Diabetes-Friendly Foods for Your Eyes

Take care of your vision with these foods.

tuna steak and green beans

Updated on February 16, 2023

Diabetes is a condition that prevents your body from producing or responding to insulin, a hormone that helps bring sugar from the bloodstream and into cells, where it’s burned for energy. Over time, too much sugar—or glucose—in the blood can lead to heart problems, kidney problems, and nerve problems, especially in the hands and feet. Diabetes can also damage the blood vessels in the eyes, leading to vision troubles and, potentially, blindness.

Diabetic retinopathy is the leading cause of blindness for everyone from college students to retirees. “I see quite a few people with diabetes who have complications in their eyes,” says Lauren Zimski, MD, an ophthalmologist in Denver, Colorado. “As diabetes damages blood vessels, it affects blood flow to the retina, leading to loss of vision.”

Eye anatomy

Think of your eye as a camera. Light enters through the lens, where it imprints on a piece of film or a processor. In this analogy, the retina is the film. The retina “translates” the light it receives from outside the eye and sends the signals through the optical nerve and into the brain.

With diabetes, sometimes these retinal blood vessels swell and leak fluid, and abnormal vessels can grow on the surface of the retina. Both of these changes can result in loss of vision or even blindness.

Where to start

If you have diabetes, are you definitely going to go blind? No, says Dr. Zimski, but it’s important to be aware of potential eye problems. 

“When you’re newly diagnosed, you’re usually sent in for an eye exam,” she says. “It’s unusual to see any eye changes initially, but the longer someone has diabetes and the more poorly it’s controlled, the more likely it is to develop retinopathy.”

People with diabetes should see an ophthalmologist or optometrist every year for a dilated eye exam, according to the American Diabetes Association. The dilated eye exam causes the pupil to expand, allowing providers to view the back of the eye and check for leaky or abnormal blood vessels on the retina.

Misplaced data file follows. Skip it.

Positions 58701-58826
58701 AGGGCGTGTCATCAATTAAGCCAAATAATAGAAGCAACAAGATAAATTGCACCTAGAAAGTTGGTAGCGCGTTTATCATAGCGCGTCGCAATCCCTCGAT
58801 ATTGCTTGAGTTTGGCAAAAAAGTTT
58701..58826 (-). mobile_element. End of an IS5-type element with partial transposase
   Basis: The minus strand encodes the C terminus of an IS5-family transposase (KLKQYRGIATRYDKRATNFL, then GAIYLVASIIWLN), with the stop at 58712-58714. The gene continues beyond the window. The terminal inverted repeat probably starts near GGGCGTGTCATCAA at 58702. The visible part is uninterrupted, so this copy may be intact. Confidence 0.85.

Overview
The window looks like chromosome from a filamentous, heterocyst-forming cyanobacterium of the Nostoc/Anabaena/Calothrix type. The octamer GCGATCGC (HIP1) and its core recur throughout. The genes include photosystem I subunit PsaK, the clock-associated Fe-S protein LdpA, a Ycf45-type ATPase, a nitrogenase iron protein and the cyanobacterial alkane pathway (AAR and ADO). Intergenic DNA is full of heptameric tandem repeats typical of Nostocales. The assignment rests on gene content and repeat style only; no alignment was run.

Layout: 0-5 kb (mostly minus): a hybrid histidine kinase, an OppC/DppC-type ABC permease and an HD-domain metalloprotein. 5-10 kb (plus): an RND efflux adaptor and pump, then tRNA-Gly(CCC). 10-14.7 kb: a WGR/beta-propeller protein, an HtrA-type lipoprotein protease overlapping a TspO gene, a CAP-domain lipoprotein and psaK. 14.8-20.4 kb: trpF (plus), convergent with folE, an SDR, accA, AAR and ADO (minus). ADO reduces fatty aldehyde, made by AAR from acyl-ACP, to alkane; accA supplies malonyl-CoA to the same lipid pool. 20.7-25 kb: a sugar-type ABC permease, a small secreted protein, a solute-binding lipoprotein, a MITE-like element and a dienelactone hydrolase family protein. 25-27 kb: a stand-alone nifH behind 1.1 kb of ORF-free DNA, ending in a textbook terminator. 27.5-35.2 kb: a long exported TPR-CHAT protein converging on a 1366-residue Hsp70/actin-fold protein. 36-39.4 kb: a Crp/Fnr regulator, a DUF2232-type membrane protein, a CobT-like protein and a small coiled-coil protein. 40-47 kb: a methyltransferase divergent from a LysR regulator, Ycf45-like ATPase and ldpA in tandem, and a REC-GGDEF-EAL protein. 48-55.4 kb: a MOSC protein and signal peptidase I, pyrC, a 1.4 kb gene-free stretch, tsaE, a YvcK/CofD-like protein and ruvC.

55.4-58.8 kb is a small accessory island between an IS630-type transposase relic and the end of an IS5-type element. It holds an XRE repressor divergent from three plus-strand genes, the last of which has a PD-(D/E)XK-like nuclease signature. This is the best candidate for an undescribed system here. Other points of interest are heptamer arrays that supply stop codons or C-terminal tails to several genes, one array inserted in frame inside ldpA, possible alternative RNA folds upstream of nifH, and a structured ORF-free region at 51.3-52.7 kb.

It’s all about management

Controlled diabetes makes diabetic retinopathy less likely, according to Zimski. 

“The biggest thing is just having low hemoglobin A1C,” she says, referring to the test that measures the average blood glucose level over the previous three months. The same diet you would eat to lower blood sugar—one with little sugar but plenty of fruits, veggies, and fiber—can make it less likely for diabetic retinopathy to progress if you can keep your A1C tightly controlled.

That’s good news for people with diabetes, because it means the way you should be eating to control your diabetes is the same way to eat to protect your eyes.

A 2021 longitudinal study published in Maturitas followed more than 22,000 adults with diabetes in Iran for nearly four years and found that adherence to a Mediterranean diet was associated with a lower incidence of complications from diabetes, including diabetic retinopathy. The Mediterranean diet consists of lots of plant-based foods such as fruits and vegetables and plenty of legumes (beans, nuts, and seeds), as well as whole grains, lean meats, fish, seafood, and healthy oils like olive oil. These items largely replace options like red meats, butter and cream, and excessive sweets.

Fish might be particularly helpful. Fatty fish like tuna and salmon are good sources of vitamin D, which some research has linked to diabetic retinopathy. A small 2019 study published in International Journal of Retina and Vitreous found that low serum vitamin D levels were associated with more severe cases of diabetic retinopathy. 

By making these healthier food choices, you can help protect your eyes against complications from diabetes.

Article sources open article sources

Centers for Disease Control and Prevention. What is diabetes? Page last reviewed August 10, 2021.
Centers for Disease Control and Prevention. Insulin resistance and diabetes. Page last reviewed August 10, 2021.
MedlinePlus. Diabetes. Page ast updated January 2, 2017. 
MedlinePlus. Diabetic eye problems. Page last updated December 6, 2021. 
National Eye Institute. Diabetic Retinopathy. Page last reviewed July 8, 2022.
National Eye Institute. How the eyes work. Page last reviewed April 20, 2022.
American Academy of Ophthalmology. What is an ophthalmologist? Page last reviewed December 8, 2022.
American Diabetes Association. Eye health: An optometrist vs ophthalmologist. March 2022.
MedlinePlus. Diabetes eye exams. Page last updated August 12, 2022. 
MedlinePlus. Diabetic diet. Page last reviewed November 26, 2021. 
Nadri G, Saxena S, Mahdi AA, et al. Serum vitamin D is a biomolecular biomarker for proliferative diabetic retinopathy. Int J Retina Vitreous. 2019 Nov 5;5:31.
Ghaemi F, Firouzabadi FD, Moosaie F, et al. Effects of a Mediterranean diet on the development of diabetic complications: A longitudinal study from the nationwide diabetes report of the National Program for Prevention and Control of Diabetes (NPPCD 2016-2020). Maturitas. 2021 Nov;153:61-67. 
U.S. National Library of Medicine. Mediterranean diet. Page last reviewed July 30, 2022.

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